How can you set financial goals you can achieve? Should you leave an inheritance for your children? And how can you make up for lost time if you started investing late?
These questions and more are answered in this week's 5 for Friday.
1. How To Set Financial Goals You Can (Actually) Achieve by Jessica Walrack. The beginning of the year tends to be a time of goal-setting. Financially, think through both short and long term goals. Make sure they are SMART goals: Specific, Measurable, Achievable, Relevant, and Time-Bound. Prioritize your goals, and revisit them regularly.
2. Should I Leave an Inheritance for My Children? By John Piper. Read or listen to this “Ask Pastor John: Podcast, where a listener asks whether it would be wise for them (a couple in their seventies) to leave large inheritances for their children. Piper says to be generous while you’re alive, to remember the dangers of wealth—especially quick and easy wealth—, to be specific and take thought of special needs.
3. Here’s When Tax Filing Season Starts in 2022 by Julia Glum. Tax season is yet again upon us. The IRS will begin accepting and processing tax returns on January 24th. COVID has been a consistent cause of delay for the IRS, so get your taxes done and filed electronically if you want to avoid the delays. Otherwise, you have until April 18th to get our taxes in order.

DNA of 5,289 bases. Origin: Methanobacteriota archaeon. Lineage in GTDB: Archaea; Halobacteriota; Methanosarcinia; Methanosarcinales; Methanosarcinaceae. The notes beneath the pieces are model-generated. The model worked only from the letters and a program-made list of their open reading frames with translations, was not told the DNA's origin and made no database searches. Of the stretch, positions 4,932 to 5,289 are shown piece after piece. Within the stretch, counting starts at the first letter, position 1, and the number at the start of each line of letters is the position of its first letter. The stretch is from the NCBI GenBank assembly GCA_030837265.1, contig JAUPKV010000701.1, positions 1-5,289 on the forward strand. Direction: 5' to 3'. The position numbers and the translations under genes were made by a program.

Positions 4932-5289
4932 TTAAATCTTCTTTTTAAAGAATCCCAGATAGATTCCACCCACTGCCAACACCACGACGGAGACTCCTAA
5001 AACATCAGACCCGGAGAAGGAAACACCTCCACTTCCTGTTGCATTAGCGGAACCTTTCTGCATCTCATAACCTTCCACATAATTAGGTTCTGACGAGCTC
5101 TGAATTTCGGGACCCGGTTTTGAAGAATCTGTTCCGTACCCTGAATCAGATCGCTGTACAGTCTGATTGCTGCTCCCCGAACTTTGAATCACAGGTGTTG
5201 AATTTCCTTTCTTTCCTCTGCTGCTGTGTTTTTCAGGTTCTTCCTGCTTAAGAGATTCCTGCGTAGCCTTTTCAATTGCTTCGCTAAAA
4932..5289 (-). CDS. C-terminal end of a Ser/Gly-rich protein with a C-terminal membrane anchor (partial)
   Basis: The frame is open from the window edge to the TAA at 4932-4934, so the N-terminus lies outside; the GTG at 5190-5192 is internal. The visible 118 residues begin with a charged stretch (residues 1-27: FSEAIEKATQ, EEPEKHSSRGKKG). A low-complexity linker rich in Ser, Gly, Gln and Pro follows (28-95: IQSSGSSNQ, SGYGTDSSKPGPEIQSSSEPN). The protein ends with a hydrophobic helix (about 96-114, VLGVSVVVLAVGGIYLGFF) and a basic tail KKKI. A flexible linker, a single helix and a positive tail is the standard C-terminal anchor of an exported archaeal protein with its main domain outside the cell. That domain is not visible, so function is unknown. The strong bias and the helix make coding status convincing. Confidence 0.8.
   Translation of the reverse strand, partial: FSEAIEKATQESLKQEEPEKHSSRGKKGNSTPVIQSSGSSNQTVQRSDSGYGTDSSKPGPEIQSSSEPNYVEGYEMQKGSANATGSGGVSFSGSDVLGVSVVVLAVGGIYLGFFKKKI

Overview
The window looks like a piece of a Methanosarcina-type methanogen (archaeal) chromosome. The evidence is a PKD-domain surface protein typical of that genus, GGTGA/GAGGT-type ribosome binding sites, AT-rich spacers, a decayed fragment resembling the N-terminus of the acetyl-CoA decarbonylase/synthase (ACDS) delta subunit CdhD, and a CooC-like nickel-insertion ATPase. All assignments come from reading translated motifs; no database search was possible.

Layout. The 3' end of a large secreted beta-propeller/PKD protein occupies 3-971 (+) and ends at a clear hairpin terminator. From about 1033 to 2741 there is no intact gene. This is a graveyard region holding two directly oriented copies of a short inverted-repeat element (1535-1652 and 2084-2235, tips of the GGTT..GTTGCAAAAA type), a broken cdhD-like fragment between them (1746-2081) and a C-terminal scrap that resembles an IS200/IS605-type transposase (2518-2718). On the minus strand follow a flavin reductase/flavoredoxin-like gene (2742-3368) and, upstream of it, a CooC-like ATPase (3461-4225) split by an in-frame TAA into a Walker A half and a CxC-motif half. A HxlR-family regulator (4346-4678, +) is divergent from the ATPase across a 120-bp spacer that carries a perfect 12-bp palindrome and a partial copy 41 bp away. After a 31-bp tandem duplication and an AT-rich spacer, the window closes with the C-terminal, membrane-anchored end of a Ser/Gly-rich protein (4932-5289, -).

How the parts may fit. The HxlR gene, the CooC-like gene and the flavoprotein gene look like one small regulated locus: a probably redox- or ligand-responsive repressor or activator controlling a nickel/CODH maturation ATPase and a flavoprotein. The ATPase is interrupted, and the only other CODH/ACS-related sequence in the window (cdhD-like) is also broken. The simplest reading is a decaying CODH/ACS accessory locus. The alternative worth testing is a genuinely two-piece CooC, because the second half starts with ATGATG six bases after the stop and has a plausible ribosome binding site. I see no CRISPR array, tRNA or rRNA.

4. 7 Reasons Why Team Management is Important by Yair Nativ. Managers have always had an influence on the performance of their teams. The rise of remote and hybrid work structures has made the manager’s job more difficult, but all the more necessary. Hiring, employee engagement, culture, and development are just a few reasons quality management is essential.
5. How to Make Up For Lost Time If You Started Investing Late by Robin Hartill. When saving for retirement, it is common knowledge that every dollar saved in your twenties is worth exponentially more than dollars invested anytime afterward. Have you missed out on the compound interest and started late? Well, its not too late, Robin Hartill says, with five tips to kick start your retirement savings.